x Abu Dhabi, UAEWednesday 26 July 2017

One Thousand and One Nights is modern retelling of iconic stories

The latest version of a classic collection of tales that usually includes Ali Baba and the Forty Thieves has fewer stories and focuses on updated, modern narratives involving strong, intelligent women, writes Steve Donoghue

This illustration from the 1880s depicts a group of robbers in a scene from the story Ali Baba and the Forty Thieves, part of the Arabian Nights collection of tales. Mansell / Time Life Pictures / Getty Images
This illustration from the 1880s depicts a group of robbers in a scene from the story Ali Baba and the Forty Thieves, part of the Arabian Nights collection of tales. Mansell / Time Life Pictures / Getty Images

One Thousand and One Nights
Hanan Al-Shaykh
Pantheon Books

In her latest English-language book, One Thousand and One Nights, the Beirut-born publishing phenomenon Hanan Al-Shaykh offers readers a curiosity and a tour de force. The book is styled as a "retelling" of the iconic massive collection of interconnected stories that arose out of Persian, Indian and Greek oral sources and began finding their way into the bookshops of Aleppo, Cairo, Damascus and Baghdad in the mid-15th century. That collection - loosely known as the Alf layla wa layla, One Thousand and One Nights, opens with a world-famous framing device: King Shahrayar is alerted by his brother that his wife is being unfaithful right on the grounds of his own palace. "In my garden?" Al-Shaykh has him ask, in silky disbelief, and when he later sees this with his own eyes, he embarks on an epic backlash against the entire female gender. He orders his Vizier to find him a new wife, and after spending the wedding night with her, he orders her executed - and moves on to the next wife, apparently intent on first deflowering and then depopulating a large proportion of his kingdom.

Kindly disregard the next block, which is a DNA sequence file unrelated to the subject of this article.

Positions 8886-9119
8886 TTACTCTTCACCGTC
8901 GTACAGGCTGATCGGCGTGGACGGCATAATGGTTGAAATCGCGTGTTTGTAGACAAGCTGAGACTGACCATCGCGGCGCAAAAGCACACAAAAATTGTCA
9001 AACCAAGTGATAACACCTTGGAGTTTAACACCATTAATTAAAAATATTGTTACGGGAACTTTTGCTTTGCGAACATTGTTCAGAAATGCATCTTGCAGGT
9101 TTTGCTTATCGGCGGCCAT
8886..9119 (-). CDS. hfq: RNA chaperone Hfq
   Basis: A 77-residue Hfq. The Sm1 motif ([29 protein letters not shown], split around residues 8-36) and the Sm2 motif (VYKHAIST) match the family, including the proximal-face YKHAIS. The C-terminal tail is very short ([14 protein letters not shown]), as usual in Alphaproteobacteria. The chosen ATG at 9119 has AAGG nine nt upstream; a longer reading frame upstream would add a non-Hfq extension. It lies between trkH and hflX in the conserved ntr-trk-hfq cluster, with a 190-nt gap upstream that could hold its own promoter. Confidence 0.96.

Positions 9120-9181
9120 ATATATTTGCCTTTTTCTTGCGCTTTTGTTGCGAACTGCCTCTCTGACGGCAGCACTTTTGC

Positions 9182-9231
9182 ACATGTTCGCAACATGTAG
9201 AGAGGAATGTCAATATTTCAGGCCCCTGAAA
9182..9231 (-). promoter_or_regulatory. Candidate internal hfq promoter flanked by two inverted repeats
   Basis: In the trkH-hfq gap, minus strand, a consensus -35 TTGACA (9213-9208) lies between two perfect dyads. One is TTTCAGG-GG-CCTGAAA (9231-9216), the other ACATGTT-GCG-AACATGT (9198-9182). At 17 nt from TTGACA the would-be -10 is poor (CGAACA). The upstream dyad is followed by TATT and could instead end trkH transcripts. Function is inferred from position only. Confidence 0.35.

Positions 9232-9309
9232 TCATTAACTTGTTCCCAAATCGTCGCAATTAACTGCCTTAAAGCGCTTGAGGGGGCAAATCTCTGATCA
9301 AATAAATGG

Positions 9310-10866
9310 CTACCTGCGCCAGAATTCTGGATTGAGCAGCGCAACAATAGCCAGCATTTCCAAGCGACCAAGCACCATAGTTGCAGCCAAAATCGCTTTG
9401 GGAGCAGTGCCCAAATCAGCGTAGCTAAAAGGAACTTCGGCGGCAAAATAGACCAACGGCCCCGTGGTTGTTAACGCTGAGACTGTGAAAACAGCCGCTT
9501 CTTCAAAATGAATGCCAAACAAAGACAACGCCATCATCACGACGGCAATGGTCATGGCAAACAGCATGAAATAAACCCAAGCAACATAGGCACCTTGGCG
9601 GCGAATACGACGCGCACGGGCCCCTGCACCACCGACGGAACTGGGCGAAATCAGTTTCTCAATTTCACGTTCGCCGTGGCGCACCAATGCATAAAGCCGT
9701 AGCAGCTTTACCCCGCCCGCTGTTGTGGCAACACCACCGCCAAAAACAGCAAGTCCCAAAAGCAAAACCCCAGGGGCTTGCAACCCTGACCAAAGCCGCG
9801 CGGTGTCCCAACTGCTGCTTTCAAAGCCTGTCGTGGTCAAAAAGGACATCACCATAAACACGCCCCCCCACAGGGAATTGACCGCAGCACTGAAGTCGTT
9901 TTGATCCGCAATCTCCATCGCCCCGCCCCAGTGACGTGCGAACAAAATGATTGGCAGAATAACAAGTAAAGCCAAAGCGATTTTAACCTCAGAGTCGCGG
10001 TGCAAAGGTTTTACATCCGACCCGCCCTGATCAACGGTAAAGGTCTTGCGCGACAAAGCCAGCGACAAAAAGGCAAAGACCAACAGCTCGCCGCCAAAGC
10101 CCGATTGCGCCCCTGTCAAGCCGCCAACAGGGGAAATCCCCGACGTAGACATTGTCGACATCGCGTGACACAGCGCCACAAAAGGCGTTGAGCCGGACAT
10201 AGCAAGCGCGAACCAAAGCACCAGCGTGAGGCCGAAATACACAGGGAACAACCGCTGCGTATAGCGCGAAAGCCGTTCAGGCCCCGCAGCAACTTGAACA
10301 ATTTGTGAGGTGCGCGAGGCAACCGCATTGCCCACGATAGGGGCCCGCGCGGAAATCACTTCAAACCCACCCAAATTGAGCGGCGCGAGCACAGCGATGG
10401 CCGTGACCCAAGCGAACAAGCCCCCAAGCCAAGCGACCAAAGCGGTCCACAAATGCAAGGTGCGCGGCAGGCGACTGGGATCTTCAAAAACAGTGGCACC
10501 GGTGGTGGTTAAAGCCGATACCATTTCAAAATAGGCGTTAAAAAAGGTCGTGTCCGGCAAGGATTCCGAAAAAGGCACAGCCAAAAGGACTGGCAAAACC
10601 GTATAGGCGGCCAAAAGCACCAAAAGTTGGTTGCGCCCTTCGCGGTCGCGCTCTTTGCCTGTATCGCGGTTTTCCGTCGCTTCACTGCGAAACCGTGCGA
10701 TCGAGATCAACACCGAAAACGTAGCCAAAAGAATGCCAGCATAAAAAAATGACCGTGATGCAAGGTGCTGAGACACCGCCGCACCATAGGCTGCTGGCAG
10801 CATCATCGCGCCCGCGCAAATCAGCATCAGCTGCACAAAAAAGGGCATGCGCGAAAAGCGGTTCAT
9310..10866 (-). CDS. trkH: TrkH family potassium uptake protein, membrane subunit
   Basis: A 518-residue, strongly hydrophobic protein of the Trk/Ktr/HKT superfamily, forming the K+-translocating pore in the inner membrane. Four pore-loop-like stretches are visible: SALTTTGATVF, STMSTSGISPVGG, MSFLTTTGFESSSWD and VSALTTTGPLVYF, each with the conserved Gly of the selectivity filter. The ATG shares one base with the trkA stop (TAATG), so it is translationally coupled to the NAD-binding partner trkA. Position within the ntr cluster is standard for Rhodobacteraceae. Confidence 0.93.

The Vizier has two daughters, one of whom, the wily and courageous Shahrazad, volunteers to go to the king. When her father panics, she insists; either she'll avoid her own execution and thereby save the young women of the kingdom, or she'll fail and die as one of them. But Shahrazad has no intention of dying; she's thought up a scheme to save herself - her sister Dunyazad will come to her after her bedding with the king and implore her to tell a story before her dawn execution. The king will follow the story to its cliffhanger, and his natural human "and then what happened?" instinct will override his vengeful bloodletting. Shahrazad will stay alive exactly as long as she can keep the stories going - it's like Boccaccio's The Decameron, only performed at sword-point.

And the scheme works. After satisfying the king in his "enormous, terrible bed", Shahrazad, at her sister's urging and with the king's permission, tells her first story - and that story, suspensefully halted at dawn, merges into the next night's story, and so on for three years in a gaudy, unending procession of ifrits and djinn, slave girls and succubi, deceitful shopkeepers and honest thieves, forbidden rooms and cuckolded princes. These stories were first introduced to a European audience in the mid-18th century by the French translator Antoine Galland, who freely elaborated as he went along (one of the many ironies of the text's bizarre history is that some of its most famous stories, such as the tale of Ali Baba and the Forty Thieves, appear to have been invented wholesale by Galland).